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Traditional remedies extinguished by Govt proposal

Press release
For immediate release (25 July 2005)

Maori traditional remedies "extinguished" by Government proposal

Ngati Whatua te Taitokero have slammed Government plans to allow an Australian-based agency to regulate Rongoa (Maori traditional remedies), saying it would extinguish the current and future commercialisation of traditional remedies.

The Government plans to hand control of the booming New Zealand natural health products sector to the Trans Tasman Therapeutic Goods Agency – which will be based in and controlled by Australia.

The iwi have written several times to Prime Minister Helen Clark, outlining major concerns with the proposal.

1. Consultation with Maori has been token at best (one four-hour hui in the entire eight years the proposal has been under development).

2. Maori are not considered anywhere in the International Treaty that agrees to establishes the new agency that was signed by Annette King.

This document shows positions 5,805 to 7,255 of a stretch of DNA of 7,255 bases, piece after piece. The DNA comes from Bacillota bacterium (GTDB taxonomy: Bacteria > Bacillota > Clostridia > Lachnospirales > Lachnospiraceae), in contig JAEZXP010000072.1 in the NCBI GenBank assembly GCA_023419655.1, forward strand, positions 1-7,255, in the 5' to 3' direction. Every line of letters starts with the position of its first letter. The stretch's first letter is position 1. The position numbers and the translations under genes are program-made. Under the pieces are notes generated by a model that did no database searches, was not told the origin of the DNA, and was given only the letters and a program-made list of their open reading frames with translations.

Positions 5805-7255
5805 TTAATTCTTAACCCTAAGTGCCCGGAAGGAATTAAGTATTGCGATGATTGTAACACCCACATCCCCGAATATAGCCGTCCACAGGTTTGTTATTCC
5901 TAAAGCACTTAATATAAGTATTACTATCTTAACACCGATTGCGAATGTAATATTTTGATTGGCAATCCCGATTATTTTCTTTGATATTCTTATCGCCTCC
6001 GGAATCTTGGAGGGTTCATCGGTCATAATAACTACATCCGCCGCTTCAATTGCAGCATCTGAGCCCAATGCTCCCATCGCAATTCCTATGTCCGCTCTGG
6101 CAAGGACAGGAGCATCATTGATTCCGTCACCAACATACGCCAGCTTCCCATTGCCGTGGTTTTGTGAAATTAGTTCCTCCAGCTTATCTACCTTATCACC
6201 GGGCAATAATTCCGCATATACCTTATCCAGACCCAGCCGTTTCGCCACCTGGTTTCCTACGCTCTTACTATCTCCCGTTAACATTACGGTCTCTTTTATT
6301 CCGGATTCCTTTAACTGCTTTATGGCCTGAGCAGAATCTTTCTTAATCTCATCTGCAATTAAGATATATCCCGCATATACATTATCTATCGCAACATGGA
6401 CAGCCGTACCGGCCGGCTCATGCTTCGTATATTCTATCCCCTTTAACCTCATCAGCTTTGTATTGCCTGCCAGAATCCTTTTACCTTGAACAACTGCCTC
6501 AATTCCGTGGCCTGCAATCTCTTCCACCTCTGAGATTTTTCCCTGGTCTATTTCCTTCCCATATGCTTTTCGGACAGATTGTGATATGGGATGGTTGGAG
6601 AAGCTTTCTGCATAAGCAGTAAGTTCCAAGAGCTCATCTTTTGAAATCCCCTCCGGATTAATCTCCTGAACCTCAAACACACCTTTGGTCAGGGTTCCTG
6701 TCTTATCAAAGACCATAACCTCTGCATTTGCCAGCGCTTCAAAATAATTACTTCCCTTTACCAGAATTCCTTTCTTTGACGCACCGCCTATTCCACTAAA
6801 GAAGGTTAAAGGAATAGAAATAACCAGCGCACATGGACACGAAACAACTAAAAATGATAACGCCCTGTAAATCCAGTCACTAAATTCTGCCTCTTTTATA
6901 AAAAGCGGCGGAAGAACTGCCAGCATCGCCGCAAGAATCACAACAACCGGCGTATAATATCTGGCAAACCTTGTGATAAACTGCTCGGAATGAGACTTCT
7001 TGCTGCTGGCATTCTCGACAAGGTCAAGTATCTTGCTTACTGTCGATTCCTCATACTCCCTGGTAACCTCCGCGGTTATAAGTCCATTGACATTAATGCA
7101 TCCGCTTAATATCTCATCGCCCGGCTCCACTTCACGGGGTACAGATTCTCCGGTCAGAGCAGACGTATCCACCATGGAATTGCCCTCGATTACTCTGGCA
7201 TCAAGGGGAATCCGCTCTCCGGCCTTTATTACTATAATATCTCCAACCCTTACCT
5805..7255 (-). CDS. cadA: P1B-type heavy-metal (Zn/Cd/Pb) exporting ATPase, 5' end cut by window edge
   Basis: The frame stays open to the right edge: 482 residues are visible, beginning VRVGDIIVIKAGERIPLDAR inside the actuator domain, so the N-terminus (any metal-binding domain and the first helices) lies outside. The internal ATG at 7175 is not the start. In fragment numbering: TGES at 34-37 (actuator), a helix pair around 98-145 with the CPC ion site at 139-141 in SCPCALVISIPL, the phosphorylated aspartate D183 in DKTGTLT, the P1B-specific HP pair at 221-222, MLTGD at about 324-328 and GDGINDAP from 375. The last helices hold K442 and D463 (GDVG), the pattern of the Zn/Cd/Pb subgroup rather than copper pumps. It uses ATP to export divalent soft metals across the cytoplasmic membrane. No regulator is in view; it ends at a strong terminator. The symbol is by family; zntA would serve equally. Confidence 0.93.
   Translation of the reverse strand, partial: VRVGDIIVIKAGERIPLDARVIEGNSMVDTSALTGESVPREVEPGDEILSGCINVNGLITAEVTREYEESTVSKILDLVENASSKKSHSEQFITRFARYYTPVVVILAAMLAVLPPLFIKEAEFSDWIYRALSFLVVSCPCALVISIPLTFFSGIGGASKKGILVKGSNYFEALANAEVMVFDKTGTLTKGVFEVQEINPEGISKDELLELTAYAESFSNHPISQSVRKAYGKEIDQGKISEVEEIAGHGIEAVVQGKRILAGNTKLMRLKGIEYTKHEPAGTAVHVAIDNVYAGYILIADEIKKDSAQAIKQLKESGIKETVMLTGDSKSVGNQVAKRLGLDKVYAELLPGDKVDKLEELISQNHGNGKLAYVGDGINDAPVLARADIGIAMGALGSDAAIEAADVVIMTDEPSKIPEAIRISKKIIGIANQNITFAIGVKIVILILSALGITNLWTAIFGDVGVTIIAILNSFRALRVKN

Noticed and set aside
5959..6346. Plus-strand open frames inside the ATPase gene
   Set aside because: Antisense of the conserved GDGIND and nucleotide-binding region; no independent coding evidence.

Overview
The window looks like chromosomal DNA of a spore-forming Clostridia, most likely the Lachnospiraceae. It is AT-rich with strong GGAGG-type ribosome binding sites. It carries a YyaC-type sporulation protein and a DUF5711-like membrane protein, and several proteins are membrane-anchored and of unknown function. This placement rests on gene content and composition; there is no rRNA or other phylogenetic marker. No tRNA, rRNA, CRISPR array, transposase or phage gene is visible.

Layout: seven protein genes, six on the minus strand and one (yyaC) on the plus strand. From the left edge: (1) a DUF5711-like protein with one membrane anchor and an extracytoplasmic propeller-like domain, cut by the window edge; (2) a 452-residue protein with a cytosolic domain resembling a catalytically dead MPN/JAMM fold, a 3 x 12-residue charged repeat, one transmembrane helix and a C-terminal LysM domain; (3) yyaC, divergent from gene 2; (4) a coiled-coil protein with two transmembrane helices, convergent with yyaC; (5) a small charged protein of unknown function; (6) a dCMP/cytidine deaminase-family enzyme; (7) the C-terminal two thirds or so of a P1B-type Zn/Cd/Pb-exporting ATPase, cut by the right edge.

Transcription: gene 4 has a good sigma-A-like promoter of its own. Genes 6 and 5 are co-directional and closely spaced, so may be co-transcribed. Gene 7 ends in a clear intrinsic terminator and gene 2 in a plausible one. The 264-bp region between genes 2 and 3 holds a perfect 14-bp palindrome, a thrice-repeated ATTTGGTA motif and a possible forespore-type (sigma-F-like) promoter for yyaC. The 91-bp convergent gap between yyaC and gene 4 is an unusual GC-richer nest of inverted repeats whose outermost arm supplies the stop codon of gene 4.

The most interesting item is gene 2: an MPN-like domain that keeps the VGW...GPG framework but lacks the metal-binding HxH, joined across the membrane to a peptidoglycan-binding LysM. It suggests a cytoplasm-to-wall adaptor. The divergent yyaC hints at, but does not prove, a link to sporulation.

3. The present and future commercialisation of Rongoa as a traditional medicine could be extinguished under the proposal.

4. Future opportunity for Maori to fully reveal and develop value for Tangata Whenua that lie dormant within New Zealand’s flora and fauna risk being lost.

Finally and perhaps most importantly, Ngati Whatua and other iwi including European supporters are adamant that Maori will not accept an international agency deciding which health products we the people can use to keep ourselves well.

“We as Maori are put on this earth to be Kaitiake (trustees) of the environment, the water, the forests and all flora and fauna,” said Pene Hita “Therefore we have a duty under Maori tradition to protect and enhance the world that we are born into and to leave it a better place for our Mokopuna.”

“We simply will not accept that a non-New Zealand agency can take control of the remedies that have been used for hundreds of years by our people to heal ourselves.”

“In addition, we are disappointed the Prime Minister has not taken the issue seriously enough to even reply,” Pene Hita said. “It is of great concern to our people.”

ENDS

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